Witnesses testified to the above facts at the first trial. The defendant neither testified nor presented evidence. His attorney, in his opening statement, put forth a self-defense theory. On cross-examination defense counsel questioned the driver of the other car, Hugo Paez, about his hobby of working with cars and whether he raced cars. Paez replied, "No, I don't race. I have a perfect driving record." The following day, defense counsel proffered a copy of Paez's record of driving violations and requested that it be admitted for purposes of impeaching him by contradiction. The judge excluded the driving record as collateral to the issue of self-defense and insufficiently probative of Paez's credibility or bias.

After hearing standard instructions, the jury convicted the defendant of all three charges. The defendant noticed his appeal from these convictions in May, 2006.

b. The second trial. In April, 2007, the defendant was tried before a different jury, see G. L. c. 278, § 11A, on the count of the indictment for carrying a firearm without a license (G. L. c. 265, § 10[a]) that sought an enhanced sentence under G. L. c. 269, § 10G(c), for being an armed career criminal who had committed three prior violent crimes. Several probation department officials testified regarding the defendant's criminal history,

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including a 2004 conviction of assault and battery and 2001 and 2002 convictions of ABPO. Certified records of these three convictions were admitted as the Commonwealth's proof of predicate offenses. The certified records identified the convictions only by the terms "assault and battery on a police officer" and "assault and battery," and no evidence was presented as to whether these convictions resulted from harmful, reckless, or offensive batteries, see part 3, infra, or as to the circumstances of the three predicate convictions.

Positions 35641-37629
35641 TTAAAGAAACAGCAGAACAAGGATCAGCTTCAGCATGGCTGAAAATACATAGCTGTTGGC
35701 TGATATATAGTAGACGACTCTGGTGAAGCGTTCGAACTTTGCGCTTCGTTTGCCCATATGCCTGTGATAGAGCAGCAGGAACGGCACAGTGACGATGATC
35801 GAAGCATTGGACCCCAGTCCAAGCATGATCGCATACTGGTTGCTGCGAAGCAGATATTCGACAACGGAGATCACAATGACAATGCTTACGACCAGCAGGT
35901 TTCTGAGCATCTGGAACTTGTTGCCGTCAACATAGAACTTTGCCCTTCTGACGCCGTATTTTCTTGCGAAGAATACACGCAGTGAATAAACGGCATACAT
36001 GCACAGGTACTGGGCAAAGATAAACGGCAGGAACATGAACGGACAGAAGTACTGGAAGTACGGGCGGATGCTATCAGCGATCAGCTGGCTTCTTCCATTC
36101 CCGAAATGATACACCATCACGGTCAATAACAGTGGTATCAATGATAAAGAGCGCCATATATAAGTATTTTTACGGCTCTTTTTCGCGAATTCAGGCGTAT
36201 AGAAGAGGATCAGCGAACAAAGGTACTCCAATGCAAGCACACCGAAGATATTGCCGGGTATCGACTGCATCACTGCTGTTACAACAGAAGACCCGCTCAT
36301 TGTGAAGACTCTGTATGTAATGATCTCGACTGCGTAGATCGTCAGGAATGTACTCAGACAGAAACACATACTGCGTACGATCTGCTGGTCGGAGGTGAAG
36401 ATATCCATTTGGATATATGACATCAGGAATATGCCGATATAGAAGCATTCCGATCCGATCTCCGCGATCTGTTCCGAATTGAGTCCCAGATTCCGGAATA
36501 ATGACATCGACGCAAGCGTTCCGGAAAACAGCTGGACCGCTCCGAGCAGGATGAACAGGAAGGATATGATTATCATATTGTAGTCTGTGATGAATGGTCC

The defendant requested that the judge strike his 2004 assault and battery conviction from evidence. He argued that, because the conviction resulted from a guilty plea to a complaint which originally charged him with armed robbery but was subsequently amended to charge assault and battery and attempted larceny [Note 1] separately, he was improperly convicted. The judge rejected the request, and the conviction was admitted.

The defendant moved for a required finding of not guilty, arguing that the Commonwealth's failure to introduce any evidence of the circumstances underlying his three convictions meant that there was insufficient evidence to show that he had been convicted of three "violent crimes." The judge denied the motion, reasoning that assault and battery always has, as an element, at least minimal physical force, bringing it within the relevant statutory definition of "violent crime." The judge also announced his intention to instruct according to this understanding, and the defendant objected.

The judge instructed, inter alia, that "[a]s a matter of law, the definition of violent crime includes the crimes of assault and battery on a police officer and assault and battery . . . ." The jury found the defendant guilty on the armed career criminal count of the indictment. The defendant noticed his appeal from this conviction on April 27, 2007.